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Level II Trauma

Providence St. Patrick Hospital is Western Montana’s regional trauma center and is a designated Level II Trauma Center.  "If you’re severely injured you want to be cared for in a major trauma center," says Dr. Brad Pickhardt.

Trauma Center Certification

Providence St. Patrick Hospital is the only Level II Trauma Center verified by the American College of Surgeons, Accredited Stroke Center and Accredited Chest Pain Center in the region. As a Level II Trauma Center we provide


  • A team of highly trained critical care specialists.
  • A trauma physician assistant to follow each inpatient and to oversee the efforts of all specialists to ensure a comprehensive approach to patient care.
  • Daily and weekly trauma team meetings for all specialists including trauma surgeons, neurosurgeons, orthopedic surgeons, occupational therapists, physical therapists, dietician, pathologists, social workers and rehabilitation physicians to identify the upcoming needs for each trauma patient.
  • Involvement in local, regional, state and national trauma committees.
  • Quality trauma education for physicians, midlevels, registered nurses, and emergency medical services personnel.
  • Daily monitoring of patients admitted to our trauma service.
  • Rigorous internal performance improvement and peer review.

Trauma Center Questions:

Who is a Trauma Patient?

The trauma patient is injured due to some external cause—a motor vehicle accident, a fall, or a gunshot wound, for example. This patient arrives in the Emergency Department with a different set of needs than does someone who is critically ill—such as, someone having a heart attack. The medical response required to meet the needs of the trauma patient is complex.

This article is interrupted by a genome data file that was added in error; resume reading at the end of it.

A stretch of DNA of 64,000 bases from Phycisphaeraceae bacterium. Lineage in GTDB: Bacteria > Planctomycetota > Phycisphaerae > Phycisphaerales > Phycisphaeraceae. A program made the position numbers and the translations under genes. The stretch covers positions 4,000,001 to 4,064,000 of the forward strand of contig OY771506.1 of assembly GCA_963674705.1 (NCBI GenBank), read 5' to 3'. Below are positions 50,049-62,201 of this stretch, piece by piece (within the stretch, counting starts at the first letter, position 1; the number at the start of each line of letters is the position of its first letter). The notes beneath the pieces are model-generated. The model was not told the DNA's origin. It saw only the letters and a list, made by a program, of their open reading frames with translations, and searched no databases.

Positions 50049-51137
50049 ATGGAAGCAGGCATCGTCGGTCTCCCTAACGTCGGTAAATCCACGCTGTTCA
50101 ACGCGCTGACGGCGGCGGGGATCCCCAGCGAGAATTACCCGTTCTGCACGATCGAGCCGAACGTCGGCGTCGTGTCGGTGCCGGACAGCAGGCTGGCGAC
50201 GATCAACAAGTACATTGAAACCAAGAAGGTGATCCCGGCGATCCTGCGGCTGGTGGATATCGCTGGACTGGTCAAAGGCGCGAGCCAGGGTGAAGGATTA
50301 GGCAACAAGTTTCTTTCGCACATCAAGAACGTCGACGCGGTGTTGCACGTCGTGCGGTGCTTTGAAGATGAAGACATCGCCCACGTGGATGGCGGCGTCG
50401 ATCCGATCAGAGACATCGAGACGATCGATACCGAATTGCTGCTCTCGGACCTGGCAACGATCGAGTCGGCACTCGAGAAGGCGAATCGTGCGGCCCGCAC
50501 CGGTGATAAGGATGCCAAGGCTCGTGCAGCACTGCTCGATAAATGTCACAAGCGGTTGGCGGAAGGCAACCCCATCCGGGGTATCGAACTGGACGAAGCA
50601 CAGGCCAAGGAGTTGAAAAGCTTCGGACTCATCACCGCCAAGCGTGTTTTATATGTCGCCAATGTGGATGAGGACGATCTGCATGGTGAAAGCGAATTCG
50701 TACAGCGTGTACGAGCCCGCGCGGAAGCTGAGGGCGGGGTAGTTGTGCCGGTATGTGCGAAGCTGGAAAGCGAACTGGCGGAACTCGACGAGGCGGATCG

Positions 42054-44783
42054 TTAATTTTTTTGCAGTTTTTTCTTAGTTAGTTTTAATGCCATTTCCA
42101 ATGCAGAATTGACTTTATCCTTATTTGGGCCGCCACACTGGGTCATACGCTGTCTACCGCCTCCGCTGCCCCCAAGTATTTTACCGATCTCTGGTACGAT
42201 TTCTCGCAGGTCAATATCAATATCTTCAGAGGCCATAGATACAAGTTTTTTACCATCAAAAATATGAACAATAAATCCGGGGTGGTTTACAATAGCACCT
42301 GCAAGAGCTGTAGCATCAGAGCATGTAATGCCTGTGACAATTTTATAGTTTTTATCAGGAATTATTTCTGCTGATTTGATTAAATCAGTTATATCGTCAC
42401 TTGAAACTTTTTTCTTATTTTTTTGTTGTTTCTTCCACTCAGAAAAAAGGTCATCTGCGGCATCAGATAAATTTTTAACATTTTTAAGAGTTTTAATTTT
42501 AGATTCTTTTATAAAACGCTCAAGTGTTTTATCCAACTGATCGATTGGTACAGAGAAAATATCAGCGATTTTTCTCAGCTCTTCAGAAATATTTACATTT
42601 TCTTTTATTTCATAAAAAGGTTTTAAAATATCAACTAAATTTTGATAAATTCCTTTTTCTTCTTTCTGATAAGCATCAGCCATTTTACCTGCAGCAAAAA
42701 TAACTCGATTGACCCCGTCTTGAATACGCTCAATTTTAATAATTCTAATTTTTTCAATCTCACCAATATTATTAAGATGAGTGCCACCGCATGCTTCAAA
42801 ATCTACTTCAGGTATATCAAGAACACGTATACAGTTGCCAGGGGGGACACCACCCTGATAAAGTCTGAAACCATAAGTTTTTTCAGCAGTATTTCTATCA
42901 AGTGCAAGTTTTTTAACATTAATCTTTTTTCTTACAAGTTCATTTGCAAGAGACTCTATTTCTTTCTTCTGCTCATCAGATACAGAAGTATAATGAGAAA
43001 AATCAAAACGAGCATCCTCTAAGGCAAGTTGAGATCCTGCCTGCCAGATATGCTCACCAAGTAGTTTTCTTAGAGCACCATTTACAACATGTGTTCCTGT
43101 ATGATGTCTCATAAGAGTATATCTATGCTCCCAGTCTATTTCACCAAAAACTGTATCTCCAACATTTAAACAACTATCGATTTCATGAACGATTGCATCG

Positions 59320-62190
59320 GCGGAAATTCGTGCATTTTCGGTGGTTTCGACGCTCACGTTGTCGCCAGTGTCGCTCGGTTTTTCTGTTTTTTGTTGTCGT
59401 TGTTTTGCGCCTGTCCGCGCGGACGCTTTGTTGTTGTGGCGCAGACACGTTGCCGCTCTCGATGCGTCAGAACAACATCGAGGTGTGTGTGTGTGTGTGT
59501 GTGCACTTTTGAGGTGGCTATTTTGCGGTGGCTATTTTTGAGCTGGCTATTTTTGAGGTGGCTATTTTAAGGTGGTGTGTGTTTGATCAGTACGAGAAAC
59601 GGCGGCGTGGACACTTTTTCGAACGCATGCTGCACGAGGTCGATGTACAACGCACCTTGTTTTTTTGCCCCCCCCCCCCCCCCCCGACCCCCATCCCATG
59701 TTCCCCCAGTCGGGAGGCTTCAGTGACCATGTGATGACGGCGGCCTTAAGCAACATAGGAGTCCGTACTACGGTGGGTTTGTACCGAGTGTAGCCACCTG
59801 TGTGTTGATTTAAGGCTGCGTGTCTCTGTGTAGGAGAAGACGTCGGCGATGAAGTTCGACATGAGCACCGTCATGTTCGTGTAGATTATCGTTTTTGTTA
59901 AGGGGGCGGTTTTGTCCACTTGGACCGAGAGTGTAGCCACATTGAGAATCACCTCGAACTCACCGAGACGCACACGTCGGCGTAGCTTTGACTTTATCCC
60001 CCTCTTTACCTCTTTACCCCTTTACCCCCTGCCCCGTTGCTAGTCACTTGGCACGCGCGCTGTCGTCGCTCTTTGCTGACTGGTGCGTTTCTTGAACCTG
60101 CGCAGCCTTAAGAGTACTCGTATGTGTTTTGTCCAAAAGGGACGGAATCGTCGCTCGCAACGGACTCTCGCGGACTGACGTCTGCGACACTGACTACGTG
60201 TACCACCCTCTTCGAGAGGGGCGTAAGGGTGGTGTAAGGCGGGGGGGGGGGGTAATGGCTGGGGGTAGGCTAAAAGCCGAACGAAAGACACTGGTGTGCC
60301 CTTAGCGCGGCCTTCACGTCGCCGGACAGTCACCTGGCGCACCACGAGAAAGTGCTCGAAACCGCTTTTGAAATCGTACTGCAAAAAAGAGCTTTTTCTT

Since the response is specialized, and must be delivered quickly, trauma patients are best served when they are cared for in a hospital that has made a commitment to specialize in their care—a Trauma Center. Studies have shown injured patients cared for in Trauma Centers have a mortality rate 25% lower than injured patients cared for in hospitals that are not Trauma Centers.

In Montana, trauma is the number one killer of people aged 1 to 44. And for every death, up to 10 people are permanently disabled by their injuries.

How can a Trauma Center help me?

Many of the injured patients cared for at Level II Trauma Centers are initially treated at a smaller, outlying facility. Once the patient arrives at the Trauma Center, he or she is met by the trauma team—an emergency room at the ready with a trauma surgeon and specialists, such as neurosurgeons, and the surgical team at the ready in the operating room.

Even at 3 AM, if it appears the patient is seriously injured, the team is ready within 15 minutes. The team will quickly provide the treatments to stabilize the patient. Many of these patients will need emergency surgery and/or admittance to the Intensive Care Unit.

How many levels of Trauma Centers are there?

There are different levels of Trauma Centers, classified by their adherence to rigorous standards of patient care. Montana hospitals are verified by a national group, the American College of Surgeons (ACS). Level I Centers are the highest level of classification. These are teaching and research facilities in large cities and require all specialists to be available in the hospital 24 hours a day. The nearest Level I Trauma Center is Harborview Medical Center in Seattle.

The next highest level is Level II. Specialists in these centers have committed to responding to the ER within 15 minutes of being called for trauma patients. There are four Level II Centers in Montana:

  • Providence St. Patrick Hospital in Missoula
  • Benefis Health System in Great Falls
  • St. Vincent Healthcare in Billings
  • Billings Clinic

There are three Level III Centers, Kalispell Regional Medical Center, St. James Healthcare in Butte and Bozeman Deaconess Hospital. These Centers may not have specialists who are available to respond within 30 minutes of being called.

What else do Trauma Centers do?

Level II Trauma Centers also participate in Injury Prevention programs that aim to keep people from being injured in the first place. Most traumas are avoidable by driving safely and by wearing helmets while riding bicycles, motorcycles, horses or ATVs.

In order for the critically injured patient to receive the best care and the best chance of survival, the entire system must function well. Dispatch, EMS and the hospitals must work together. The goal is to get injured patients to the right place in the right amount of time.